Sure, Geoffrey H. Lunn of Sheridan, Colorado, may seem like an inveterate fraudster. True, he and his two recruits, Darlene Bishop and Vincent Curry, “solicited investors throughout the U.S. and in several foreign countries for their ‘.44 Magnum Leveraged Financing Program’ that they promised could turn an investment of just $44,000 into $2 million within 10 to 12 banking days.” Yes, “Lunn portrayed himself as the vice president of Dresdner Financial, a firm whose executives he claimed had connections to Dresdner Bank,” in order to further polish the realism of his investment scheme named after a gun and promising 5,000% two-week returns.1 And, admittedly, none of this was true. “Admittedly” in the sense of “Lunn admitted in sworn testimony during the SEC’s investigation that, ‘It was a con, basically.’”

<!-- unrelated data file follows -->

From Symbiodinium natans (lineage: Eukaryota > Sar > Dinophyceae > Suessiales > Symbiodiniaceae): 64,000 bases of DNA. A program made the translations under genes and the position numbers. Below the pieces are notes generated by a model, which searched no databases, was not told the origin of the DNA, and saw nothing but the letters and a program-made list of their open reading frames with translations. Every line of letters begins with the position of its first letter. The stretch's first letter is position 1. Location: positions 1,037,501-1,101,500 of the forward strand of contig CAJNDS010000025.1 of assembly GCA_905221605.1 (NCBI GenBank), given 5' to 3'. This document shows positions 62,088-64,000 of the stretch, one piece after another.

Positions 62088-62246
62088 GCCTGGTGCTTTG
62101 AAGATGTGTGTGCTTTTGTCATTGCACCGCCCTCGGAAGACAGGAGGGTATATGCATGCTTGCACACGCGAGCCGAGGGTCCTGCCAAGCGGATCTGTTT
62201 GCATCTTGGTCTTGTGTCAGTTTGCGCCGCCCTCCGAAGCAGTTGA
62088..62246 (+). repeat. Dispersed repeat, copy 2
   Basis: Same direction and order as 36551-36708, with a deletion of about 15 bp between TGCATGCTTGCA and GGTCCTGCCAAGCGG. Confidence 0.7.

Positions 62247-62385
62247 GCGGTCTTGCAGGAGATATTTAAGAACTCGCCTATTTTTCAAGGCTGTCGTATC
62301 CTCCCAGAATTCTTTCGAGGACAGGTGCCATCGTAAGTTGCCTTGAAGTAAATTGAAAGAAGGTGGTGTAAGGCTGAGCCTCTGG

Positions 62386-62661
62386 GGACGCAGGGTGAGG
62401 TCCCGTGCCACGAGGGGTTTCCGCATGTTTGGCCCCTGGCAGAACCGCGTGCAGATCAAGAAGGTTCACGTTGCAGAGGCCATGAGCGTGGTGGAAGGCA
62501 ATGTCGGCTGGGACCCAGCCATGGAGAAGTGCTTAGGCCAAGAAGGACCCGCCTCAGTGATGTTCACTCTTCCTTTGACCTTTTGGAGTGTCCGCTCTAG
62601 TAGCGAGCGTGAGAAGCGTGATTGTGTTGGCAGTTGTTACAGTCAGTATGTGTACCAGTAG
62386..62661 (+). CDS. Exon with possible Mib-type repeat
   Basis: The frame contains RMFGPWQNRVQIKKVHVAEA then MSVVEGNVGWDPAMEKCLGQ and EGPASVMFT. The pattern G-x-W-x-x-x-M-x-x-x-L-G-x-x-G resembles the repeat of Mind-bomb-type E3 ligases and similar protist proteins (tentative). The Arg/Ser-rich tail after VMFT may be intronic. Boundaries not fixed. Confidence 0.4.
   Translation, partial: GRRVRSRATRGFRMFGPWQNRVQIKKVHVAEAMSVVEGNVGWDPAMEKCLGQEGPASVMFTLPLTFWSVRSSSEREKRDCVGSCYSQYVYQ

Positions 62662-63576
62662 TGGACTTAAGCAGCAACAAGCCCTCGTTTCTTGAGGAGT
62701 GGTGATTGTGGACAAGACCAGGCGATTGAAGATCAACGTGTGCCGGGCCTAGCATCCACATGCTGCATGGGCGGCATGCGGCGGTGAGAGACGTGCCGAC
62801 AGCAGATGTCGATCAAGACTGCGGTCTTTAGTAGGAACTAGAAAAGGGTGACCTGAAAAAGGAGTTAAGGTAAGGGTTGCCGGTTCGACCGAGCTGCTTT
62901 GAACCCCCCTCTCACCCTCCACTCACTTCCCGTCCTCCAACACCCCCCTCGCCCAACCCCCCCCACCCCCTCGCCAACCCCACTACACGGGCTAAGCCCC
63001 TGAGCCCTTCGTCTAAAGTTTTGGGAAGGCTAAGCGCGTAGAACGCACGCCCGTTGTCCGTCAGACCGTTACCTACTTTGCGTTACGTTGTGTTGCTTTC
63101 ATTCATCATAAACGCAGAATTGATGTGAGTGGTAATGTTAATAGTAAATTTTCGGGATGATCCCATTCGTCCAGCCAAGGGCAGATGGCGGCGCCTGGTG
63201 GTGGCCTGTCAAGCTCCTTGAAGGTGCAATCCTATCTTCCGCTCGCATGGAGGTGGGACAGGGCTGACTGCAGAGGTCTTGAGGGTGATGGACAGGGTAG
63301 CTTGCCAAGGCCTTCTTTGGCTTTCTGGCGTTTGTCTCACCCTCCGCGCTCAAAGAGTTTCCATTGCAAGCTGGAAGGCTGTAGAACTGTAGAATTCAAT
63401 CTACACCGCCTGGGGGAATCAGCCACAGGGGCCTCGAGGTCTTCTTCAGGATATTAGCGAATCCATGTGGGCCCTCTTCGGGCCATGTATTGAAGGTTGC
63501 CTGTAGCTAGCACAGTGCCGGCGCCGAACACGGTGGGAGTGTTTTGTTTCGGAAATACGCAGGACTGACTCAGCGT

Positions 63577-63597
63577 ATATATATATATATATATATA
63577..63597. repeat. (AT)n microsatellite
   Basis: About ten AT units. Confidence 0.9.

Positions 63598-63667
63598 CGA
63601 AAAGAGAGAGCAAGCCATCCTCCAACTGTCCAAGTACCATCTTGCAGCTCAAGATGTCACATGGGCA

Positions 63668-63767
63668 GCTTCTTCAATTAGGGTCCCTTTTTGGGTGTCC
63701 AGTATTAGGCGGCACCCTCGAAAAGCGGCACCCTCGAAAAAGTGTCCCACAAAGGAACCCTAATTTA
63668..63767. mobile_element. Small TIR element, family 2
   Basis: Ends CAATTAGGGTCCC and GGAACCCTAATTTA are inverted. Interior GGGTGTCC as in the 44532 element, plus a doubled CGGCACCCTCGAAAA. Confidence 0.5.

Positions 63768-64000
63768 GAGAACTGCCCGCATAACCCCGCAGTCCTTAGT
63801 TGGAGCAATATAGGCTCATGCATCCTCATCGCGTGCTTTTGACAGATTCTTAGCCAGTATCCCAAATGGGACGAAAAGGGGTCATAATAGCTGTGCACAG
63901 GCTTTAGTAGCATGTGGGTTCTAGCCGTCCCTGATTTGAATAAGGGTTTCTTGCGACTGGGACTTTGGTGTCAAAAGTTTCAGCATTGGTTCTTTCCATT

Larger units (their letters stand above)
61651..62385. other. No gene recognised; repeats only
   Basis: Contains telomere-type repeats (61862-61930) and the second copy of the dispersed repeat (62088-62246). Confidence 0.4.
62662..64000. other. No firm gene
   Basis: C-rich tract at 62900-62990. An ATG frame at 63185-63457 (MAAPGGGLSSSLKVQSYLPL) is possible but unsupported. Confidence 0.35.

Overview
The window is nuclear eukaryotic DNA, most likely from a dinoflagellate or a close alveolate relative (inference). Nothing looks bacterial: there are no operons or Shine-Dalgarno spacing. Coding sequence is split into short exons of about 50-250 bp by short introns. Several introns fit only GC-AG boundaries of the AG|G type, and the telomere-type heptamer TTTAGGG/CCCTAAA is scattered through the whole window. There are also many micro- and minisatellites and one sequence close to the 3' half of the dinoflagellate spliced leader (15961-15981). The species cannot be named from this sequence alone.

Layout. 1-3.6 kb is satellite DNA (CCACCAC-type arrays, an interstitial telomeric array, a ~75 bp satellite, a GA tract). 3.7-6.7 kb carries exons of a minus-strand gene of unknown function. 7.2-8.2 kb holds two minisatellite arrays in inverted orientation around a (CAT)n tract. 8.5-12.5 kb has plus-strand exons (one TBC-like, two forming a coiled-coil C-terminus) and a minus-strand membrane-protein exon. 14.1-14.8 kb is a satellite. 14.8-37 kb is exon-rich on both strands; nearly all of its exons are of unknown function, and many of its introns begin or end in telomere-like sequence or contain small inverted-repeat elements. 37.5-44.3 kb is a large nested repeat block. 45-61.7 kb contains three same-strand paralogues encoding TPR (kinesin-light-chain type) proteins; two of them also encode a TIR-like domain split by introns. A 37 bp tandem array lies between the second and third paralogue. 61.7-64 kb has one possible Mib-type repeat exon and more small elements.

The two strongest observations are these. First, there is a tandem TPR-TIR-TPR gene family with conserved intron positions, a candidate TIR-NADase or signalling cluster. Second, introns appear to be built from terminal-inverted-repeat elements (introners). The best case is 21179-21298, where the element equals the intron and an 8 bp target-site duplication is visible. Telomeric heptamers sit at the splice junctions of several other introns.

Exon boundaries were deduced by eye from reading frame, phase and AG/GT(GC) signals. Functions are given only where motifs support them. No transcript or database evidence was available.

But hear him out. You may think he’s a con man, but if so, he’s a con man with a heart of gold:
The SEC alleges that Lunn did not invest any investor funds as promised and instead began making cash withdrawals after the very first investor deposit. In October 2010, Lunn began making payments to three women he met in Las Vegas whom he described as “call girls.” Lunn testified that he gave at least $848,500 to the three women so that they could have “a better type of life.” In November 2010, Lunn used investor money to make a $1 million Ponzi-like payment2 to a favored investor who he thought “was a deserving person.”
And you know what? He wasn’t even a con man. This goes way, way beyond Geoffrey Lunn. He’s just a pawn in a far bigger game: Read more »